Today’s fast-paced lifestyle and daily pressure can cause the stress and anxiety for teens. The movie, The Road Back, tells the stories of two teenagers, Allie and Christian, who are both in their senior years. They both are high-achieving students academically but feeling the pressures from family problems and peer pressures from school. This is a difficult journey for them even though they were told by the adults, “Senior year is supposed to be the best year of their lives, no work, no responsibilities”. Analyzing Allie and Christian situations, Erikson’s Psychoanalytic perspectives of identity as well as Kohlberg’s stages of moral development will be evaluated.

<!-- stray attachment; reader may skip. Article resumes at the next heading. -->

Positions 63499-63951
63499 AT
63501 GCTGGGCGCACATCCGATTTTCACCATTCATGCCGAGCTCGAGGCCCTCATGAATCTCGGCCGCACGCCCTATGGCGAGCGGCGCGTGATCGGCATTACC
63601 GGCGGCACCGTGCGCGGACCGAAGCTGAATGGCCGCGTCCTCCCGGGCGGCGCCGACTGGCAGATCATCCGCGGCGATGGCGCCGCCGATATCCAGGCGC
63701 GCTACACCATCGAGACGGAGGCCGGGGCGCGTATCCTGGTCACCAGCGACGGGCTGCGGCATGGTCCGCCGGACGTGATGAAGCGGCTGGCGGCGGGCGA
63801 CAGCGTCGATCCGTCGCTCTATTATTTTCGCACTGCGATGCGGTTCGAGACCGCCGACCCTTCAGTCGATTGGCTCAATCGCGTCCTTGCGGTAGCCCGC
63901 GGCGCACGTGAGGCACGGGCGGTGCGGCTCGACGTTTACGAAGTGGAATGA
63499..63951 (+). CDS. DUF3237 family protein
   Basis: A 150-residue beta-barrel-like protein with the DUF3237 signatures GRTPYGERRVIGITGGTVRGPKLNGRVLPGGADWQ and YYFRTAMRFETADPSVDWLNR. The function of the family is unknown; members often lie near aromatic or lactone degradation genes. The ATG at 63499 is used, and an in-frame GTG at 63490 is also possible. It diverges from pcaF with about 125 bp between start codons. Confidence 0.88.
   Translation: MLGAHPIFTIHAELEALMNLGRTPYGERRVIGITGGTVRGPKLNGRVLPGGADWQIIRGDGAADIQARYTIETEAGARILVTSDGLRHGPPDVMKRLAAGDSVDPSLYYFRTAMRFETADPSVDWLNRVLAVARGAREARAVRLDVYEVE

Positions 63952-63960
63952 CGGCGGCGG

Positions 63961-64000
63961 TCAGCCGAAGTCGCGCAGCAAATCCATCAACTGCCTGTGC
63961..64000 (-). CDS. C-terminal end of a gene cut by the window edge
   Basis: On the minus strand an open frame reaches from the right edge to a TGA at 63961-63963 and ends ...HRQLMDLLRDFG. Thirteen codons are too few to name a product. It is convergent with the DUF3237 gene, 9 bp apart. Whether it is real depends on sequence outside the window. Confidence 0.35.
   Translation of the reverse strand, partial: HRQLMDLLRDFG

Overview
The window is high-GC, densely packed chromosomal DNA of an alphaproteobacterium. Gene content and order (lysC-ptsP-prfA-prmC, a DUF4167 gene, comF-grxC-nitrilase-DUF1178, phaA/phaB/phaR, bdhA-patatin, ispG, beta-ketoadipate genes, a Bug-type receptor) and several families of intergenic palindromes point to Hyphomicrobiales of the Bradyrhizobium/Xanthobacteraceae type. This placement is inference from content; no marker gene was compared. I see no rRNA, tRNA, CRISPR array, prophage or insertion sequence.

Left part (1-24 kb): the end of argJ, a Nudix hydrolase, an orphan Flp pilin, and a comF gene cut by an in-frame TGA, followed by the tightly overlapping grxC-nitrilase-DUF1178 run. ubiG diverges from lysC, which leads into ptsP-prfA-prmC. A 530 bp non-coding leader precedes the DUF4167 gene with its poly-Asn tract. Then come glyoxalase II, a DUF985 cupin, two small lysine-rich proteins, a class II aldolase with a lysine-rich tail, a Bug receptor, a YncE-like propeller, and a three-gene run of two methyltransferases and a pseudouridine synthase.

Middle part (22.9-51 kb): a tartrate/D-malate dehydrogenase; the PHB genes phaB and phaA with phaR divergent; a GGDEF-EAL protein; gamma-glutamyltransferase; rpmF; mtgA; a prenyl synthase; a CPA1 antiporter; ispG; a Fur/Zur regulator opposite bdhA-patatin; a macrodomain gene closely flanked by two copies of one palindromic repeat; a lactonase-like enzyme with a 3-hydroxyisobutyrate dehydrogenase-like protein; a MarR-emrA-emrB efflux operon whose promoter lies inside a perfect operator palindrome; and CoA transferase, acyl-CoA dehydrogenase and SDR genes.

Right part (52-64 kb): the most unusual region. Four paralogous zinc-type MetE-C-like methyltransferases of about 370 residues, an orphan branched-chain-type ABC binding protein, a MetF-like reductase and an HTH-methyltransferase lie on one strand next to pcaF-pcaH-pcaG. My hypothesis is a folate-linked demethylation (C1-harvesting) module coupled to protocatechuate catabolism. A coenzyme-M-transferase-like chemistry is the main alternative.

At the beginning of the movie, Allie expresses her feeling about raging hormone,…show more content… Stage three explains the mutual interpersonal expectations, relationships and interpersonal conformity of moral actions. According to Boyd, those who live up to the expectation of family or other significant groups try to become good players in the team. Boyd states, “Being good becomes important for its own sake, individuals who reason at this state believe that good behavior is what pleases other people” (Boyd, 2002, page 317). Allie tried to be a “good girl” for three years, until she starts having identity confusion. Being neglected by her mother causes the instability of her moral reasoning. Boyd mentions, “Teenagers’ level of moral reasoning appears to be positively correlated with pro-social behavior and negatively related to antisocial behavior” (Boyd, 2002, page 317). The person who has low moral reasoning is more likely to involve in antisocial behavior. Allie has become depressed over the years, she starts showing anti-social symptoms. With the loss of interest or pleasure in activities that were once fun, she withdraws from school activities, her grades drop, she pulls herself away from family and friends, starting to spend more time alone. Her moral reasoning at the time is to try to hold on to get through her senior year, not having to deal with the expectation of others who don’t really care about her. Longitudinal research relates parenting styles and family climate of moral reasoning. According to Boyd, research in several countries has also found that teens who remain closely attached to their parents are most likely to be academically successful and to enjoy good peer relation ( Boyd, 2002, page